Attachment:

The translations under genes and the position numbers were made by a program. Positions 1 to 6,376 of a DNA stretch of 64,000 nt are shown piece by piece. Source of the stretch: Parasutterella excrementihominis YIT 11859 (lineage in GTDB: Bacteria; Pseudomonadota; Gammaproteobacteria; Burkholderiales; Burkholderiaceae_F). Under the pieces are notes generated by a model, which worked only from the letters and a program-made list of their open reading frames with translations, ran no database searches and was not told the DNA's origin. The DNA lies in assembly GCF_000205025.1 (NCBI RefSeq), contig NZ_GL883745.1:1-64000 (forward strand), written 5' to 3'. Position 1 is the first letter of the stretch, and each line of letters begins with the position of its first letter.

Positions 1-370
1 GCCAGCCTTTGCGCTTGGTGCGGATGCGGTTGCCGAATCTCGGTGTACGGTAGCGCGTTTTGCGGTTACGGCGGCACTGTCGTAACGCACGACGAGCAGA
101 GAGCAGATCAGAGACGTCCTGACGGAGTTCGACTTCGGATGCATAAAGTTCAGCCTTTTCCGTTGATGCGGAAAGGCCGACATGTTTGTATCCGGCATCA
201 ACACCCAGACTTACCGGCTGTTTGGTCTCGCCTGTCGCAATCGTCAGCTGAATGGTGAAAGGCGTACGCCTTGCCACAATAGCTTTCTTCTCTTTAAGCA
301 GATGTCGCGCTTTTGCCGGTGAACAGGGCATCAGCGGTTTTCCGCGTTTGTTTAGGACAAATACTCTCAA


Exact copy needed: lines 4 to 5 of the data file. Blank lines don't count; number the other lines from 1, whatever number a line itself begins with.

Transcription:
101 GAGCAGATCAGAGACGTCCTGACGGAGTTCGACTTCGGATGCATAAAGTTCAGCCTTTTCCGTTGATGCGGAAAGGCCGACATGTTTGTATCCGGCATCA
201 ACACCCAGACTTACCGGCTGTTTGGTCTCGCCTGTCGCAATCGTCAGCTGAATGGTGAAAGGCGTACGCCTTGCCACAATAGCTTTCTTCTCTTTAAGCA